In a two-year experiment in Ireland and Switzerland, researchers found a positive relationship between plant diversity and yield stability in intensely managed grassland, even under experimental drought conditions. The results were recently presented at the British Ecological Society’s annual meeting in Belfast, Northern Ireland.
The benefits of multispecies mixtures were so strong that yields from a mixture of four species under drought conditions matched or exceeded yields for monocultures under normal rainfall conditions, the researchers said.
The four species tested were agriculturally important and used for grazing livestock in temperate regions: perennial ryegrass, chicory, red clover and white clover.
“Multispecies mixtures can be an effective, farm-scale practical action that could be used to mitigate or even adapt to the effects of severe weather events such as drought,” said Teagasc researcher Dr. John Finn, who presented this collaborative research with Agroscope Switzerland at the conference.
“When I first started talking about investigating effects of drought in Irish grassland in 2009, some of the farmers we spoke to thought I was crazy. There was more concern about winter waterlogging than summer drought,” Finn said. "Since then, however, we have had two serious summer droughts, most recently in 2018. All of the climate models indicate that summer droughts will become more frequent and more severe."
In Europe, this means that grasslands will be increasingly subjected to intense winter rain precipitation and summer droughts, the announcement said. Protecting yield stability through methods like increasing the species diversity in grassland systems will become increasingly important.
In this study, the effects of the experimental drought were substantial. However, compared to monocultures, higher yields in the four-species mixtures helped compensate for this reduction. In Ireland, across three harvests during and just after the drought period, the average monoculture yields of 1.41 metric tons per hectare in a harvest dropped to 1.08 mt due to drought; the multispecies mixture under drought yielded 1.3 mt per hectare, Finn reported.
In Switzerland, the average monoculture yields of 1.63 mt per hectare in a harvest dropped to 1.26 mt under drought, while the multispecies mixture under drought yielded 1.9 mt. In addition, the variation in yield decreased as plant diversity increased, he said.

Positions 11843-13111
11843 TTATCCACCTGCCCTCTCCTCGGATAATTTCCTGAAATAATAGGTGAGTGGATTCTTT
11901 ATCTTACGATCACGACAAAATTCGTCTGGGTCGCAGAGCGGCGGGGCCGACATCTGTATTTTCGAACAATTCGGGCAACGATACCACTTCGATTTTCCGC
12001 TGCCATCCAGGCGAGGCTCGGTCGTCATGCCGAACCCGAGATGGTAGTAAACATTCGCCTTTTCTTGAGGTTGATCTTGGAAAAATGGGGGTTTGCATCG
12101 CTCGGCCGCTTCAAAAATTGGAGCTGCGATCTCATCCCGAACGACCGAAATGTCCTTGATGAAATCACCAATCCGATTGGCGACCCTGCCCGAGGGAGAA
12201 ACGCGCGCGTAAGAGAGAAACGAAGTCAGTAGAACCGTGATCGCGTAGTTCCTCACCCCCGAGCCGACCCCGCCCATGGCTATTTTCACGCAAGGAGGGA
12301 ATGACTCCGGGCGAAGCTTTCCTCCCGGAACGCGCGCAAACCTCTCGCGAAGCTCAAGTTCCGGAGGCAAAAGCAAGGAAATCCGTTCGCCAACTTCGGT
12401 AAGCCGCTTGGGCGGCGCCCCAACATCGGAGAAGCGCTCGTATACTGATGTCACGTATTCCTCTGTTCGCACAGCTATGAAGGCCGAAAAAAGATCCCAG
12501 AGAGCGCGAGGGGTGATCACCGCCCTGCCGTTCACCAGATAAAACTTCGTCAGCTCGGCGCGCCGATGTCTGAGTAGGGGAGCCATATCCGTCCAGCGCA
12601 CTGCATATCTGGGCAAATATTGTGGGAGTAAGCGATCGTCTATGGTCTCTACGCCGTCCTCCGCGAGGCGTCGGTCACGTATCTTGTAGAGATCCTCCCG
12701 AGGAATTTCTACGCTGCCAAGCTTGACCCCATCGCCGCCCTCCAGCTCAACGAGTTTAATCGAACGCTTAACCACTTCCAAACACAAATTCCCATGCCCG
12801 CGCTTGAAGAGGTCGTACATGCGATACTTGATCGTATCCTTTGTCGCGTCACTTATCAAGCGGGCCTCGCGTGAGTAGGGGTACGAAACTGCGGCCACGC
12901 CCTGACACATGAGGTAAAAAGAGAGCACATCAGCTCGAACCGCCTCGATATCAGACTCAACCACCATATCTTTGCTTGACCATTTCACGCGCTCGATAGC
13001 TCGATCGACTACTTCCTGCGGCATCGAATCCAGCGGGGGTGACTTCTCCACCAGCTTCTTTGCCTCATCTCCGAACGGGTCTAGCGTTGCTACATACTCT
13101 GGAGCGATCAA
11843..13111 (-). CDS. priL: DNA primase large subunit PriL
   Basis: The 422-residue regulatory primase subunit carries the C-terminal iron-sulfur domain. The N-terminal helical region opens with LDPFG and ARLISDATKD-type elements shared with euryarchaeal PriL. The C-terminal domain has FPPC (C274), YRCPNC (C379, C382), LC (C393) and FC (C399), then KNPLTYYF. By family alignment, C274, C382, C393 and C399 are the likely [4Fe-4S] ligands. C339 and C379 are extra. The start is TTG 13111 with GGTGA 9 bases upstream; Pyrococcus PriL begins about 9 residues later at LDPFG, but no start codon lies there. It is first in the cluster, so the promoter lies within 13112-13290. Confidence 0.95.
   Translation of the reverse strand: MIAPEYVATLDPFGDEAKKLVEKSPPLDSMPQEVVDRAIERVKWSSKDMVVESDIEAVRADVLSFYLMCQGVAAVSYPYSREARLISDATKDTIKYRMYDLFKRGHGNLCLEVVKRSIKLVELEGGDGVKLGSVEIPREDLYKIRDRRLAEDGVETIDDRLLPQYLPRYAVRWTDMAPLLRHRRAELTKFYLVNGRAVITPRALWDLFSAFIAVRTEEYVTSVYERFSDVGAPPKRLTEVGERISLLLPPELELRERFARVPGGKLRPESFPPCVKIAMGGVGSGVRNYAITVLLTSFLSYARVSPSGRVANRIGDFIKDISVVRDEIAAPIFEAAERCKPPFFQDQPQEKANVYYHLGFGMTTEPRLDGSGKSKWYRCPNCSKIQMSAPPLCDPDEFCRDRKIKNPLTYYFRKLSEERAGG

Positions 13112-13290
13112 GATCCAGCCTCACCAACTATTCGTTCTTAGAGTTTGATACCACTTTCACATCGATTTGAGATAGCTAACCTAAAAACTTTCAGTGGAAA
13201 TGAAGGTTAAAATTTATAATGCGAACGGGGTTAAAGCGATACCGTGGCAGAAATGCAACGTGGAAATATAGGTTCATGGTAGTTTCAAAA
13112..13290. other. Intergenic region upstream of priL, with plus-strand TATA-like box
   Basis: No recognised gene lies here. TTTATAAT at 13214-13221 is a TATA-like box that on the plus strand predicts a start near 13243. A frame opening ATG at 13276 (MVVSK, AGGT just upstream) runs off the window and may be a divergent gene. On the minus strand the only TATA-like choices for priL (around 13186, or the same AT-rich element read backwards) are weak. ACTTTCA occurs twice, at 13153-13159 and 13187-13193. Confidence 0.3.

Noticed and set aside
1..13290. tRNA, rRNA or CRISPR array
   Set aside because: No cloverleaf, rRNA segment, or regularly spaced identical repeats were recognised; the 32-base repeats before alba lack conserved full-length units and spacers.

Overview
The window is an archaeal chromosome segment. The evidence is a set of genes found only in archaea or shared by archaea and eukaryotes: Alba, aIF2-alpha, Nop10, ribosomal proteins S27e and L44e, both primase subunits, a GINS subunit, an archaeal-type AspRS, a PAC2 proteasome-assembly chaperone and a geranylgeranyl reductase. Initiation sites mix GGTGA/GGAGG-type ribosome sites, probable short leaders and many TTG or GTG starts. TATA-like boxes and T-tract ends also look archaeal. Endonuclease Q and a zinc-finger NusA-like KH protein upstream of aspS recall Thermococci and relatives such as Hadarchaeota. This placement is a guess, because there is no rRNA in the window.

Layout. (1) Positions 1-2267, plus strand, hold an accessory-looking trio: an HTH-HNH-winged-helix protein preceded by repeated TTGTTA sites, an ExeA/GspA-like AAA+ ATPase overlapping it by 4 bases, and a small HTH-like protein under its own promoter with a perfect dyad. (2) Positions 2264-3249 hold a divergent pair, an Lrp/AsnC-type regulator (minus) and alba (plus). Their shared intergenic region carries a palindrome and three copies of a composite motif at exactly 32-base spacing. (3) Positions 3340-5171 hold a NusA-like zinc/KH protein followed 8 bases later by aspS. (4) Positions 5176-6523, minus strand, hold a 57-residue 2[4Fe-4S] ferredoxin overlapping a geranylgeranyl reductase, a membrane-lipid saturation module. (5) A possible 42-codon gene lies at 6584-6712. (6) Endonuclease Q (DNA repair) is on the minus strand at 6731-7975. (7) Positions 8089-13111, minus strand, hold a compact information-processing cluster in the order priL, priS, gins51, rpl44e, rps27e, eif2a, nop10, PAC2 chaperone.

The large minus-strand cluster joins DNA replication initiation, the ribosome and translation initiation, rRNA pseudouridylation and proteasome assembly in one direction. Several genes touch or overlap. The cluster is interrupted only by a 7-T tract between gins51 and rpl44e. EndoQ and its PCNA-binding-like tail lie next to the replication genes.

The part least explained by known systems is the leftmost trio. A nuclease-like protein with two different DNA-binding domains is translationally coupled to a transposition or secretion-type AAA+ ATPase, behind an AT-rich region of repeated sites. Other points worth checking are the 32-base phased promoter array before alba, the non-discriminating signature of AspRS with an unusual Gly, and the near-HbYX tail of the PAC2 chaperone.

The researchers sowed combinations of the four species in different plots to compare monocultures, two-species mixtures and four-species mixtures. Half of the plots (3 m x 5 m) were covered in rain shelters to create a severe drought event for nine weeks, the researchers said. This allowed them to compare the effects of plant diversity as well as drought on yield. A cutting regime was used to mimic grazing.
The research was performed across two sites in Ireland and Switzerland as part of AnimalChange, a European Union project aimed at developing scientific guidance on sustainable development for livestock production under climate change.
The researchers are now looking to extend the length of the study and test other factors. “Our experiment was sown in one year, and we applied treatments over the following two years. Ideally, we would like to continue the experiment for several years,” Finn said.
“We didn’t have a grazing treatment, and it would be important to confirm that the observed mixture benefits in a cutting regime would also occur under grazed conditions. This work is currently ongoing,” he added.
The researchers have also begun testing the effects of greater species diversity, expanding the tests from four crops to six, introducing timothy grass and plantain and looking more closely at levels of nitrogen fertilizer.
These results were published in Scientific Reports.